Schär’s Gluten Free Guide to Reading Food Labels
Making the switch to a gluten free diet can be a challenge. In fact, it may seem like a daunting or even overwhelming task if you’ve recently been diagnosed with celiac disease or non-celiac gluten sensitivity. The best thing you can do is remove gluten from your diet as quickly as possible, and that means learning what gluten is and where to look for it in the foods you eat every day.
Unfortunately, it is not always obvious when a food product contains gluten. You’ll need to learn about the different food sources of gluten and how to identify them on food labels. To help you make the transition, we’ve created a gluten free guide to reading food labels.
Keep reading to learn more…
How to Identify Sources of Gluten
Before you learn how to read a food label, you need to know what gluten is and what foods contain it. As you may already know, gluten is a type of protein found in certain grains including wheat, barley, and rye. It is made up of two primary proteins, gliadin and glutenin, which are responsible for triggering the immune reaction in celiac disease and the inflammatory response in non-celiac gluten sensitivity.
But where exactly can you expect to find gluten?
When reading a food label, you can’t expect to see “gluten” listed as an ingredient. You may not even see wheat, barley, or rye explicitly listed, but that doesn’t mean the product is gluten free. There are many different forms of wheat and wheat-based ingredients, as well as different ingredients derived from barley and rye.
Here is a list of hidden sources of gluten to watch out for (these ingredients may vary in gluten content based on country):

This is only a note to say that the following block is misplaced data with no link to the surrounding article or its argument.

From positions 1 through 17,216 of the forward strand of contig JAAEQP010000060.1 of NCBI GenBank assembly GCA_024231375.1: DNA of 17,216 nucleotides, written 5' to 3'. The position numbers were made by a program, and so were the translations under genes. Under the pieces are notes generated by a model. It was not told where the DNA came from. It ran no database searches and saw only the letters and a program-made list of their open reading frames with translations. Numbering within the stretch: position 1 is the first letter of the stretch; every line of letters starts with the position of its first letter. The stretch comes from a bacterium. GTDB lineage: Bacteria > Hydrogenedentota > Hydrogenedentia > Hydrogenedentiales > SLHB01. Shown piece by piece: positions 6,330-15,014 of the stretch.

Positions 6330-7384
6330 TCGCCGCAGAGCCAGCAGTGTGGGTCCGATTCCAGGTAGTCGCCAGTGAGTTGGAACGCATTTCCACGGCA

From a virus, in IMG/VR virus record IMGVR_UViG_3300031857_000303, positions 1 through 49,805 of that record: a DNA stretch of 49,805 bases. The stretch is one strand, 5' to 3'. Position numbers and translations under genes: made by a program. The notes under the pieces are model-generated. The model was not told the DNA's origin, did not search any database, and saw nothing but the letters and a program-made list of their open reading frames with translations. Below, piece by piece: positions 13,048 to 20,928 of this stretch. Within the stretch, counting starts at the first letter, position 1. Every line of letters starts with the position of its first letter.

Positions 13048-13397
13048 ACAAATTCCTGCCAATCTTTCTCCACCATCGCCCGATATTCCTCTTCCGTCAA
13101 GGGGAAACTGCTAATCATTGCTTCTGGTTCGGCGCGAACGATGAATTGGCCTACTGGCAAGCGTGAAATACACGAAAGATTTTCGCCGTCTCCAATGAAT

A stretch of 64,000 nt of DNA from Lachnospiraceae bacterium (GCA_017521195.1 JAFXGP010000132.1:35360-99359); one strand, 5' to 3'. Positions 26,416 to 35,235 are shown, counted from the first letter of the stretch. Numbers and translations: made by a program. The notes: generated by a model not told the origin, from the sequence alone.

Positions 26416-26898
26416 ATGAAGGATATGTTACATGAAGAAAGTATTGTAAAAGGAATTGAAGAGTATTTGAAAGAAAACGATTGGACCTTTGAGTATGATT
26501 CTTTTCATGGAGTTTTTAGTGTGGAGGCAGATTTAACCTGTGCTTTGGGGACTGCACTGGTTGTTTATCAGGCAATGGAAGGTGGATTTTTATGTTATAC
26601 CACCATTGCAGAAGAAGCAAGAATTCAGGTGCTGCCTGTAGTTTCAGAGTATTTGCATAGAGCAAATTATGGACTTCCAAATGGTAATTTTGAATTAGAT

- Wheat flour
- Wheat starch
- Modified Food Starch
- Hydrolyzed Protein
- Natural & Artificial Flavors/Colors
- Caramel Color/Flavoring
- Brewer’s yeast
If you see any of these foods included in the name, description, or ingredients list for a food product, it is not safe to consume on a gluten free diet. Sounds easy enough, right? Unfortunately, there are many hidden sources of gluten you are likely to encounter as well. Keep reading to learn how to identify sources of gluten on a food label and how to interpret the other information on that label.
The Basics of FDA Food Labeling
There is currently no rule which requires food manufacturers to state whether their products contain gluten. According to the Food Allergen Labeling and Consumer Protection Act of 2004, all manufactured foods are required by the FDA to carry an allergen warning if the product contains one of the 8 most common allergens: milk, eggs, fish, shellfish, tree nuts, peanuts, wheat, and soybeans. As you can see, gluten is not included in this list. If a product lists “wheat” in the allergen warning, it is a good sign that the product may contain gluten, but not a guarantee.
In order for a product to be labeled “gluten free,” the FDA requires that it either be naturally gluten free or free from ingredients that are:
- A gluten-containing grain (like wheat, barley, or rye).
- Derived from a gluten-containing grain that has not been processed to remove gluten.
- Derived from a gluten-containing grain that has been processed to remove gluten (less than 20ppm gluten).
Even if the food label identifies the product as gluten free, however, you should still check the allergen warning and read the ingredients list because mistakes have been known to happen and it is always better to be safe than sorry.
When it comes to gluten free food, remember “when in doubt, go without”. And if you do have any reservations about the food, always go with dedicated gluten free companies, like Schär, that keep the safety of their products of utmost importance, and does rigorous testing (even on their packaging).
You should also consider the fact that food products that test up to 20 ppm gluten are legally allowed to carry the gluten free label – if you are extremely sensitive to gluten, even a food that is labeled gluten free according to this rule might cause a reaction.
Common Food Sources of Gluten
Because you’ve already learned which ingredients contain gluten, you probably have a pretty good idea what kind of foods you need to avoid on the gluten free diet. It is helpful to know, however, what kinds of foods you need to pay special attention to when it comes to identifying gluten-containing ingredients.